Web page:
Cockpit switch technology moves slowly. LED (light-emitting diode) illumination, introduced more than a decade ago, has improved product reliability and reduced maintenance costs, but there is still a sizable market for its predecessor, incandescent lighting. Switches also are exploiting electronics and digital programming. Other innovations probably won’t be widely adopted in current economic conditions unless they address specific demands or reduce upfront costs.
Military projects such as the Joint Strike Fighter (JSF), the C-130 avionics modernization program (AMP) and the Airbus A400M are potential bright spots during this downturn in commercial aviation. Both the JSF and the C-130 AMP require lighting that is compatible with night vision goggles (NVG), although neither requires LED lighting, according to Dan Sugg, vice president of sales with
StacoSwitch. Police and drug enforcement helicopter conversions also require NVG compatibility.
In both the military and commercial markets, original equipment manufacturers (OEMs) are cutting costs. "Technology performance is a given," says Paul Graham, president of Ducommon Technologies. "You either are or are not acceptable." The focus is on on-time delivery and part quality.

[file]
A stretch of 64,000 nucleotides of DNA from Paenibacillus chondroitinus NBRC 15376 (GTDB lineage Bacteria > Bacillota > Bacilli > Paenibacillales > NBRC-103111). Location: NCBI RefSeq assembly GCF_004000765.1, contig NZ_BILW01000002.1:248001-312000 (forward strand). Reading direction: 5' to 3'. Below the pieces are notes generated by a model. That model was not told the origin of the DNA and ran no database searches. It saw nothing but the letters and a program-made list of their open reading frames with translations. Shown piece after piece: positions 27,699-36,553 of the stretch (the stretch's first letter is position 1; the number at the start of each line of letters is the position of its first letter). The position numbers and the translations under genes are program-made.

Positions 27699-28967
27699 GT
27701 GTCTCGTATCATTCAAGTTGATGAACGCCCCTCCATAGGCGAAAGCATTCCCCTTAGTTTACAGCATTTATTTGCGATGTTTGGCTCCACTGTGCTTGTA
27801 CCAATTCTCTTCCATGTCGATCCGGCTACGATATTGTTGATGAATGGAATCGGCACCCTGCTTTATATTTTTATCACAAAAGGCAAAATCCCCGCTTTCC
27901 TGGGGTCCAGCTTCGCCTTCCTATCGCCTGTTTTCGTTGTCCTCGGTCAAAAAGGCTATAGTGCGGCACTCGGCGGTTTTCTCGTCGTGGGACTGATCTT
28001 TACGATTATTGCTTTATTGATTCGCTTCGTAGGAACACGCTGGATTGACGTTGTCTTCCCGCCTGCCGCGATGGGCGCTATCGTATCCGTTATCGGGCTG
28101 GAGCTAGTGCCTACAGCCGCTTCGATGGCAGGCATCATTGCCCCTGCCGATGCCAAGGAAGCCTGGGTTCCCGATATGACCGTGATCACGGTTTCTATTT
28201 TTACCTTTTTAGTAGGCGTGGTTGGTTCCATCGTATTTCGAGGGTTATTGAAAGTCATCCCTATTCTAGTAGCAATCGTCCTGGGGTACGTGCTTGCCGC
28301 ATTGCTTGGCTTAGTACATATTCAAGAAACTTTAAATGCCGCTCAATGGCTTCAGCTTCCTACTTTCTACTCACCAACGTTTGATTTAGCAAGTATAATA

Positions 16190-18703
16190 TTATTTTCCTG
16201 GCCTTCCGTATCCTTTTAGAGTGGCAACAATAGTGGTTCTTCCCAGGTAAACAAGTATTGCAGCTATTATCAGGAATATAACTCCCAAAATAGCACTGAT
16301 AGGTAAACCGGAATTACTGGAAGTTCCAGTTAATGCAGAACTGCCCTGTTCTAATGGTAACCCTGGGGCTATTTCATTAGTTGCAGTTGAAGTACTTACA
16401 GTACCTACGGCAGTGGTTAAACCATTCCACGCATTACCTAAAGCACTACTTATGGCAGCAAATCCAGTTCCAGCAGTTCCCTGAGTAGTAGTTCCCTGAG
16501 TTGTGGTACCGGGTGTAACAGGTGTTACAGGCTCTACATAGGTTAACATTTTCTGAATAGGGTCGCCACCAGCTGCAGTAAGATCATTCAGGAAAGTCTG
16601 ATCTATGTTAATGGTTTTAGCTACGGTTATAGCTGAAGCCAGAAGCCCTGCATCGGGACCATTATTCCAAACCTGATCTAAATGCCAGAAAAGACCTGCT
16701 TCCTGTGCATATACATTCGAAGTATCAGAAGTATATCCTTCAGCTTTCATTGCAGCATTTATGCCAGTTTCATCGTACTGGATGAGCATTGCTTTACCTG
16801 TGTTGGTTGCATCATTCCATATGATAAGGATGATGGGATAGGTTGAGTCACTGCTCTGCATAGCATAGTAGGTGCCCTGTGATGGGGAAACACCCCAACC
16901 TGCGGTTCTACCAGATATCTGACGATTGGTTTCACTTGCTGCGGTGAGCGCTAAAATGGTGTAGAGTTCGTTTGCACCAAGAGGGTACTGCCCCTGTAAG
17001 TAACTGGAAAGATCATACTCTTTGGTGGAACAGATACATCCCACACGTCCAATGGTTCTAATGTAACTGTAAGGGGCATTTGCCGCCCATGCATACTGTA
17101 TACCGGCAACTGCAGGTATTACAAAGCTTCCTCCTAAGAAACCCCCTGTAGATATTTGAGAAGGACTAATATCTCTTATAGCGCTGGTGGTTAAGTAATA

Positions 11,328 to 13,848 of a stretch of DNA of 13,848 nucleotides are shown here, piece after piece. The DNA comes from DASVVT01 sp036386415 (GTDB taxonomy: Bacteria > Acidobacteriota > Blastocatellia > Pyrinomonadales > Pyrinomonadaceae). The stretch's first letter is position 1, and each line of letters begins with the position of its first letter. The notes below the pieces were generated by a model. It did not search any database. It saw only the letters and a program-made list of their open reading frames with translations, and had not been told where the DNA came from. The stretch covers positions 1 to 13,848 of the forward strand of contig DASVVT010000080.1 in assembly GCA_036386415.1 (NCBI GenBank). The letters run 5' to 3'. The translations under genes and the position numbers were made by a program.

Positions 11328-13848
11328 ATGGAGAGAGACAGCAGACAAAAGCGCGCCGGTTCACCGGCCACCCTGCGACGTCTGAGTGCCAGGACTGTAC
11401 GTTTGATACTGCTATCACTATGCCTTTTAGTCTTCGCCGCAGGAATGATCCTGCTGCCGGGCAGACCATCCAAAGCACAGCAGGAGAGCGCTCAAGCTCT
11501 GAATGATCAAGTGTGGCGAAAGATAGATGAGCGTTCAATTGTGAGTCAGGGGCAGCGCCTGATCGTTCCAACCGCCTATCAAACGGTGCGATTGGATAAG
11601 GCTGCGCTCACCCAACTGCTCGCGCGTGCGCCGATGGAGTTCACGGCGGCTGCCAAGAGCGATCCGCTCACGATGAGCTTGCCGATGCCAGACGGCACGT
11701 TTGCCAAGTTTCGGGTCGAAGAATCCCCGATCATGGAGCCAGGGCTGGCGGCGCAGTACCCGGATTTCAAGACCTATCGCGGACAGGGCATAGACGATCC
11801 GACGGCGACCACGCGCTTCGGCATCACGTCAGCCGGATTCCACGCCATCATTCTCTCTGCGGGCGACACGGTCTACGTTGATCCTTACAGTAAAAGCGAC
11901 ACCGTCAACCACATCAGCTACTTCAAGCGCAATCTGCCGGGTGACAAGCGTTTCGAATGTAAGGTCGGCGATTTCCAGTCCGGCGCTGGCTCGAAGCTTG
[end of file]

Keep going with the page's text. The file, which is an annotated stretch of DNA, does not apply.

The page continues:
The challenge is offering a better value proposition, Graham adds. "Can [the OEMs] take their eyes off of you" and be sure you’ll get the job done? Customers are becoming "deadly serious" about their supplier rating programs and it’s hard to overemphasize the importance of the "preferred supplier" label, he asserts.
Add to that, customers are looking for "more solution-oriented products," Graham contends. Primes are taking on more responsibilities and sub-tier suppliers are moving up the food chain, as one observer puts it. This opens opportunities for companies with integrated assemblies (such as Ducommon’s caution light panel for the F/A-18E/F), engineering expertise and complementary products, as well as standalone switches.
On the commercial side there is equal, if not more emphasis on wringing costs out of the system. Large customers like Boeing and Airbus want to reduce inventory loads. They and their airline customers want quick parts availability, as well as reliability. The industry is moving to more of an automotive model, says Bob Jacques, civil aviation group manager at Korry Electronics. Buyers expect parts to be available where they bought their vehicle. Korry is working on a worldwide distribution system with different centers that could be co-located at its parent company’s facilities in Europe and Asia.